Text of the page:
Confessions of a clone
Erin Thomassen | Wednesday, September 16, 2015
Bioethicists are raging. Technology has taken a step too far: You cannot clone humans.
Alas, it is too late. We already have.
Dystopian novels forewarn of clones disguised as humans. In reality, it is the people who have disguised themselves as clones. They have disguised themselves so well I forgot they were people to begin with. They have forgotten too.
I have likewise succumbed to clonation. I was once a homo sapien, but I have since become a homeostasian.
For Latin and Greek scholars out there (not me, I had to rev up the good ole Google engine), the following terminology will be elementary. Feel free to skip it. Feel free to read it and pat yourself on the back, relishing that you already knew what you have just read.
‘Sapien’ means ‘wise.’ ‘Stasis’ means ‘stagnation.’ It also means ‘reduced motility of the intestines with the retention of feces.’
As a human resisting clonation, I would rather be wise than stagnated. I would rather give birth than retain feces. Why, then, have I coded myself into a clone?
Fear of sticking out. I stay in line. My head is down.
Looking up could result in eye contact. I could be called on, called forth to be who I was created to be. Not a clone. Not someone programmed to follow a formula to achieve something that has already been achieved.
Moles are whacked. I do not like to be whacked. I shall remain in my hole.
Venturing out is venturing into the unknown. It is safer to stay in my hole where I will not be whacked, where nothing will be asked of me. I shall stay here, curled up where others and I have lived our entire lives, ready to die.
There is a time for everything under the sun, and my time for exploration has expired. Until the age of 3, I was allowed to gurgle insensibly. Now I must be sensible. From 4-10 years old, I was allowed to explore writing, piano and tennis. After that, I was instructed to choose one and master it, whipping it into submission.
If I had enough discipline in any discipline, I could either A) write myself into an esoteric liberal arts college, B) maestro myself into a performing arts academy or C) lob my way onto a Division I tennis team. I failed to write a novel about saving orphans in Guatemala. I stopped piano lessons in high school. I quit tennis after one summer camp.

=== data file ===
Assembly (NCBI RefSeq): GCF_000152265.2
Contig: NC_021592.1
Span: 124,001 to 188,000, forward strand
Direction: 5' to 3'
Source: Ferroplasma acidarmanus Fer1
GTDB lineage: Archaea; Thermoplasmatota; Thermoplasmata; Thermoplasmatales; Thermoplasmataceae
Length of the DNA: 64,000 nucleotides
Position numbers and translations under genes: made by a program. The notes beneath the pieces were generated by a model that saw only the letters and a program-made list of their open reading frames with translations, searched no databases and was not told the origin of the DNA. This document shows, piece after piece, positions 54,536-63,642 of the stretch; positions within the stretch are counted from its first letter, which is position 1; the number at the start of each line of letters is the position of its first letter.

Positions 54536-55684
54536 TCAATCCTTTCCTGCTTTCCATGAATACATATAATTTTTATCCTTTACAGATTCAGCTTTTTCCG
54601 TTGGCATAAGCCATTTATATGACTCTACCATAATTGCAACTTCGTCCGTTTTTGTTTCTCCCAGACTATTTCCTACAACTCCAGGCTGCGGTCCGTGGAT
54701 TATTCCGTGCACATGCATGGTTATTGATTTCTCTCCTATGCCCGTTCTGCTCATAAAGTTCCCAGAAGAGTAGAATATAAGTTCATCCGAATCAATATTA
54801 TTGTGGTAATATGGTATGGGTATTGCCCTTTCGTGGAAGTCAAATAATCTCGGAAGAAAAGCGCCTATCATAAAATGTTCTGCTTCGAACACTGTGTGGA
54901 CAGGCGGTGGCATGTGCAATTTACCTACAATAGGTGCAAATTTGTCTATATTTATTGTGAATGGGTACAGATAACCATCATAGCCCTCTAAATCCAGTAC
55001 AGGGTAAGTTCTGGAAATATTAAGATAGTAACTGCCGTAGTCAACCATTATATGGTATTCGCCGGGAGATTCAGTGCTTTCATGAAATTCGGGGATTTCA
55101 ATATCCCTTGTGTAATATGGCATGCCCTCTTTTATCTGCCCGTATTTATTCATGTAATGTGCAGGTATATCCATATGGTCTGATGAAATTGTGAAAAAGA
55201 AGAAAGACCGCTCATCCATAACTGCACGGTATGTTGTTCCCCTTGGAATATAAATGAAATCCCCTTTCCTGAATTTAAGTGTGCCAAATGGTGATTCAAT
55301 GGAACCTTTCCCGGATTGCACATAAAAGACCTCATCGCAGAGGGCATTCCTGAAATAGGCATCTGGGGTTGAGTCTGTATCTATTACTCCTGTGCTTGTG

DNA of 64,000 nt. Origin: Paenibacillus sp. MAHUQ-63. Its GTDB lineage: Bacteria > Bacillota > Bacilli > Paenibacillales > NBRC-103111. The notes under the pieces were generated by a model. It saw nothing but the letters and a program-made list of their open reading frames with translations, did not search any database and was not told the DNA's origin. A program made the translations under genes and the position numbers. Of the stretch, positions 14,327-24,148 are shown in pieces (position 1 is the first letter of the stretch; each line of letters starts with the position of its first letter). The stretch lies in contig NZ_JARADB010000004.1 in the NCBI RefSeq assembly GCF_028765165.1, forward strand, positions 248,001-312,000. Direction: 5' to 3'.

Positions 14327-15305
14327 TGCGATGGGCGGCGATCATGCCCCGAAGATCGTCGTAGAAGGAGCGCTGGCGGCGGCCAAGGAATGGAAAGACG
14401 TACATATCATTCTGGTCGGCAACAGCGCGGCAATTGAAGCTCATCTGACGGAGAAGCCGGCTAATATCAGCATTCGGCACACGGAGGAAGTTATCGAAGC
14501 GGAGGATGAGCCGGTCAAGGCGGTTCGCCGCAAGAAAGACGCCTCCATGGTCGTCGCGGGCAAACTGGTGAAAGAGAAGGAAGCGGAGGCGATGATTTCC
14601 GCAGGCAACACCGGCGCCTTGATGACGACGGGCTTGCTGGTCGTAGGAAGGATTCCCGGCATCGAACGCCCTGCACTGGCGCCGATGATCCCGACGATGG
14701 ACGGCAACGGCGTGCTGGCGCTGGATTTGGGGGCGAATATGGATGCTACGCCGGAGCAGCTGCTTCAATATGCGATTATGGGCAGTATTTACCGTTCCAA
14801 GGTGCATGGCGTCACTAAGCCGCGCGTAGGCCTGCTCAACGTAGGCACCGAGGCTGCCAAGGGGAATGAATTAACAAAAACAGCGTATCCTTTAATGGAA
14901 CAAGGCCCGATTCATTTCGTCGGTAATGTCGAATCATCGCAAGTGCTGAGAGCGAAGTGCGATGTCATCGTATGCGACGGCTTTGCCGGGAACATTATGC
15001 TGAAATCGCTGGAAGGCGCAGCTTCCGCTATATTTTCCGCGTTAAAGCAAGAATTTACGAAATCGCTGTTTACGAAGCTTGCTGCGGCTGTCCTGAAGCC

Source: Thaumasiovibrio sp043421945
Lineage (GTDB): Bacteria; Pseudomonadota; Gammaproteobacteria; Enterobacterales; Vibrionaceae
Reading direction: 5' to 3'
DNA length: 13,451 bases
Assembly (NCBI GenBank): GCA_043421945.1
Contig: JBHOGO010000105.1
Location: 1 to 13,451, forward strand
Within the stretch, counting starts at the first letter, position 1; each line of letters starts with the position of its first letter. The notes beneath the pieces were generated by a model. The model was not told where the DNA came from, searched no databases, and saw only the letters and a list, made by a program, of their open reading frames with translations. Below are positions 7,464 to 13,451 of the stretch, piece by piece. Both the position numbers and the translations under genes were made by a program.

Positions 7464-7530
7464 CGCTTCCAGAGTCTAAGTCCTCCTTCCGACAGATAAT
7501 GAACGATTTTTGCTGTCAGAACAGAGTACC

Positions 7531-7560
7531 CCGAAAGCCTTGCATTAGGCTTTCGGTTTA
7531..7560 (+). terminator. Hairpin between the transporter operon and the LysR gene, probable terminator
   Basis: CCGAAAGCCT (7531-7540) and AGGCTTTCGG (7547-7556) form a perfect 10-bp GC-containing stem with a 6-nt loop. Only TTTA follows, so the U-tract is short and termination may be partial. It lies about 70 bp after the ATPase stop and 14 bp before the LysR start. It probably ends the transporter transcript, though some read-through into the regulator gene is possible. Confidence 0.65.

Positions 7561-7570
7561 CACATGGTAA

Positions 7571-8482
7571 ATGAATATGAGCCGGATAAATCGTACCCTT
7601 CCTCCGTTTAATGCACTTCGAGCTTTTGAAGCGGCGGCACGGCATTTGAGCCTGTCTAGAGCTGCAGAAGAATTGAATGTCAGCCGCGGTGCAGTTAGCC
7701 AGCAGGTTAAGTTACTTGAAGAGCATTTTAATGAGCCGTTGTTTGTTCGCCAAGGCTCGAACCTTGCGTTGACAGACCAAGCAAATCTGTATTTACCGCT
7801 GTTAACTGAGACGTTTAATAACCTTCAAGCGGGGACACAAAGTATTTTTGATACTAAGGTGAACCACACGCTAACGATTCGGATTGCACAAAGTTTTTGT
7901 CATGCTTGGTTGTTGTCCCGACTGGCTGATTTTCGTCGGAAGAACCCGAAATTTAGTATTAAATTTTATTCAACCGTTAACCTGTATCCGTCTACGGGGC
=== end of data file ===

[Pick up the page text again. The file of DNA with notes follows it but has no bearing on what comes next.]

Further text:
My time was up. Kids my age were already Olympic gymnasts and Teen Jeopardy winners. I was not among them, the exceptional human achievers. Back to the hole with me.
In the hole was darkness, but within that darkness, I felt warmth — body heat. There were moles with me in the hole. I was not alone. I was surrounded by ex-human mole clones.
If I were a human, this might be a frightening realization. But if I made myself into one of these mole clones, I did not have to be scared of them. If I adopted their way of life, their doctrines, their past-times, their sense of humor and disgust, I could live comfortably in their company for the rest of my days.
I just could not do anything stupid like try to become human again. Ex-human mole clones attack humans in the hole viciously, since they cannot reach the ones above ground. I could not dig a hole to the light and stick my head out either. It would expose the whole community. What kind of team player was I?
I was no longer an I. I was one of them. I would follow procedure and stick to the program. I would let myself be reprogrammed and convince myself I had always been programmed this way. I was meant to be a cloned mole in a hole. I never would have thought it when I was above ground, but destiny is a strange beast.
If I felt the silly urge to paint a watercolor, I reminded myself: Cloned moles do not paint. They leave that to the individuals above ground. If I had wanted to paint, I should have done it years ago and become a master painter. Now my painting has no utility, no value. I do not have precise brush strokes. My work will never be displayed. What is the point?
What is the point? Maybe to experience joy through creative self-expression and exploration without worrying about recognition.
Only I can express myself. Only I can be me. This seems obvious, but obvious is self-evident, and self-evident is often surprisingly true.
If I stay a mole clone, my human self shall never walk the earth. No one else is going to be me for me.
It may be scary to abandon the mole clan and dig to the light. It may be hard to force oneself to walk when it takes less effort to crawl. But only in walking, skipping and dancing will I delight. Only in shedding expectations will I be free. Only in freedom will I love. Only in loving will I be human — an uncloned, undroned human.
The views expressed in this column are those of the author and not necessarily those of The Observer.